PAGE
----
What's next in credit card payments technology?
As a merchant, you can't be bothered with every new technology on the market. Don't feel bad because even people in the tech world can't be bothered with it. There's simply too much out there, and it's too time consuming to learn it all. So how does your small business make sense of the change, keep focused on your customers, and thrive among the changing commerce and payments environment? Start with some tips for keeping up with changes in credit card payments.
Consider the new "laws" of the land—e.g., the EMV fraud liability shift
If you haven't heard already, older card machines, those that use only a card swiper, started to become obsolete as of October 2015. No, they weren't outlawed and no, the police aren't going to come to arrest you, but there's a big shift that began on October 1, 2015 that's making them obsolete. That change is the fraud liability shift associated with EMV (Europay, MasterCard, Visa). For some time now in places like Europe, cards have held an additional layer of protection in the form of computer chips embedded in them that make fraud at the point-of-sale one step closer to non-existent. New credit card terminals in the U.S. are now capable of reading these cards. Effective October 1, 2015, certain fraud liability associated with point-of-sale fraud shifts--largely away from banks and back toward merchants.
You and your payment processor will be responsible for the costs. This is meant to light a fire under merchants big and small to get EMV terminals which are meant to drastically reduce security threats.
No one can say exactly when you'll need to upgrade your payment processor again, because who knows exactly how criminals will respond to the technology that's out today. They're incredibly resourceful when they have the right incentives, and your customers’ personal data is a treasure trove. One thing you may want to consider, though, is the public's growing obsession with their phones. Considering the public uses phones to do practically everything nowadays, from buying tickets to looking up their schedules, it seems to be only a matter of time before payments are almost universally processed on our phones. While credit card payments dominate the landscape currently, consumers achieve more convenience when they can tap and pay with services like Apple and Android Pay. If your current credit card payments technology doesn't support these new methods, you may want to consider changing your strategy here.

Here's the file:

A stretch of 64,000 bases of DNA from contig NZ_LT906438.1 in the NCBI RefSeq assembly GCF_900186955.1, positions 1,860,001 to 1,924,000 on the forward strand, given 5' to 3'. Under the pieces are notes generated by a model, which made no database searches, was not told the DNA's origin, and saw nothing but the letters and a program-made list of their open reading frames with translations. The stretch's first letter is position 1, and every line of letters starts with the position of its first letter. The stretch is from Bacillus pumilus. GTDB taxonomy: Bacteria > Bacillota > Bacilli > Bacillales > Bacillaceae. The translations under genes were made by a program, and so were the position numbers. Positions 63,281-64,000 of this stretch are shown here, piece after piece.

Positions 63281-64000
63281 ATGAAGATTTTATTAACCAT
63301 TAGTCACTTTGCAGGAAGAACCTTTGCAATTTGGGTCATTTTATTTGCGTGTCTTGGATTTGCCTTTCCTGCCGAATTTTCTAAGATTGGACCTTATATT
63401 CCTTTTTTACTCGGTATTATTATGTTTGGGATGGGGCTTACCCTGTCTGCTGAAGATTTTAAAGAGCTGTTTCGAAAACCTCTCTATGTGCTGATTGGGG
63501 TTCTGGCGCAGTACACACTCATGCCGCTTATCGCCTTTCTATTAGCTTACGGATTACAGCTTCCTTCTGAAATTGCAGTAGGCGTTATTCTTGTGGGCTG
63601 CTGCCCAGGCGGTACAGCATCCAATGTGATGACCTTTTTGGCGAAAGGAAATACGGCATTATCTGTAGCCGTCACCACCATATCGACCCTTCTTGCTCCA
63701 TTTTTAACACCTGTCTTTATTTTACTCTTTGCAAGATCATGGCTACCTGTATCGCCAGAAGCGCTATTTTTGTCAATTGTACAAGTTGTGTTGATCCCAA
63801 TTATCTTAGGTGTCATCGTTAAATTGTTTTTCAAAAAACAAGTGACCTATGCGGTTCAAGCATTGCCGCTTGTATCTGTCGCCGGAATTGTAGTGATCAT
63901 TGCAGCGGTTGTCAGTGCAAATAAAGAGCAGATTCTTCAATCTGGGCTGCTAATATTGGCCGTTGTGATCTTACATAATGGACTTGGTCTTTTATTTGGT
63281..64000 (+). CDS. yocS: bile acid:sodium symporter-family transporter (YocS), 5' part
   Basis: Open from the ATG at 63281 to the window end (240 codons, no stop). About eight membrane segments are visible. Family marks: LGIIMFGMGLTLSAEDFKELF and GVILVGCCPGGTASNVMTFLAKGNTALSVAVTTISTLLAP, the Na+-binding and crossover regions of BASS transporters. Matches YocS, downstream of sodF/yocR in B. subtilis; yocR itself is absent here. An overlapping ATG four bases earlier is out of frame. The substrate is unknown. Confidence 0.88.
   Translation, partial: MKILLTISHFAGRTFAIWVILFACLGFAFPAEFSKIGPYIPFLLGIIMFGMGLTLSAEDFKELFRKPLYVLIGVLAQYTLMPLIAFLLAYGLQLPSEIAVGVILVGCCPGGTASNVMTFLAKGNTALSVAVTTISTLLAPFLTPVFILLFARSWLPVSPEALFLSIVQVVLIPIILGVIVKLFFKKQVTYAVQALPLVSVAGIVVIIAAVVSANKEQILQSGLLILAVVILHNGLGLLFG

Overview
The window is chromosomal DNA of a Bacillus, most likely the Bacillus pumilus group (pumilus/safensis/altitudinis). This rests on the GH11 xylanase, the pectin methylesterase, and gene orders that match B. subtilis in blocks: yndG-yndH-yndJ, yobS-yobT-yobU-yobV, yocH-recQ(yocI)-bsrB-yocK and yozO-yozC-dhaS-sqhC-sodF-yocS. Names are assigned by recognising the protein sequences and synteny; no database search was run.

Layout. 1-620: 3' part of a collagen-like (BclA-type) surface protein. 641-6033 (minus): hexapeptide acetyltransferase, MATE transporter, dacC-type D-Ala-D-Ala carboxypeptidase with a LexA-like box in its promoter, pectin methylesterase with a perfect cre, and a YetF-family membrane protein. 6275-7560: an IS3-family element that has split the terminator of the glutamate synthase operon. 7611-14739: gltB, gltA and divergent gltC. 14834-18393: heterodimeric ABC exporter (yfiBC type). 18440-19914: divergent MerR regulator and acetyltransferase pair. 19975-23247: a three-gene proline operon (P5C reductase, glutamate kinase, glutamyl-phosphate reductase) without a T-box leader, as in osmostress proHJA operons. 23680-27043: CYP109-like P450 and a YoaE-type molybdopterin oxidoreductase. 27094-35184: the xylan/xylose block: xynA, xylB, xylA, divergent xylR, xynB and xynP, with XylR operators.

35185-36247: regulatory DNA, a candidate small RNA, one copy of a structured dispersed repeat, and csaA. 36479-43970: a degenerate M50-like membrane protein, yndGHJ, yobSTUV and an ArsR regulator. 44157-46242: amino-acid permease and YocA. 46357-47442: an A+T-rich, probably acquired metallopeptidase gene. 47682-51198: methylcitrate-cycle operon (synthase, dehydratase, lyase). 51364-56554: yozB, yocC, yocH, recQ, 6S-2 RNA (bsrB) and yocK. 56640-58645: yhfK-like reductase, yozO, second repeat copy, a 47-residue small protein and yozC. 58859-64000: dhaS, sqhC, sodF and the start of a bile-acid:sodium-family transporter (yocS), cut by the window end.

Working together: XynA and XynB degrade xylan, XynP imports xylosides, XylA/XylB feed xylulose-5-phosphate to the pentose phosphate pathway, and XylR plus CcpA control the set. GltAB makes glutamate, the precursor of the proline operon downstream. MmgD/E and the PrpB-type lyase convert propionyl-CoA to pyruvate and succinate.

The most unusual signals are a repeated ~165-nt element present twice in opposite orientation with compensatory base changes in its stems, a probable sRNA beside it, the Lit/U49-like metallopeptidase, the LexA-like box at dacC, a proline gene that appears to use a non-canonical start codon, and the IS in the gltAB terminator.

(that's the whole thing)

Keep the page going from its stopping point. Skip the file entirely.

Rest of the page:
Once you get to know a machine, there's a lot of value in that knowledge and experience and so it should be a very well-thought-out decision before you actually do change. However, you can look to both the news and those you trust in your industry to see what will likely be the next big thing so you don't feel like you're taking a huge risk. For example, you can actively see just how much the smart phone's universal presence has changed everything, meaning tap-and-pay isn't likely to be a waste of your time and money. Following the latest studies doesn't mean you have to act on every new piece of information out there, but you should be able to view everything in context so you can make smarter decisions about your credit card payments.
The key points
You should always be answering questions about whether or not you should switch based on the key points. afety is always going to be at the forefront of people's minds when they make payments. No one wants to get a new debit card or deal with the hassle of identity theft. The other major player in this game is ease of use.If you live in a competitive area, it's also just one more way to distinguish yourself from those in your field. You may want to consider setting up some sort of incentive program for people to use their phones if you do choose a tap and pay processor. People generally don't want to think about money because they almost never have enough of it. Giving them a way to make a purchase and get on with their lives quickly should always be how you approach when and how you upgrade your machines, even if you have to do it sooner than you wanted to.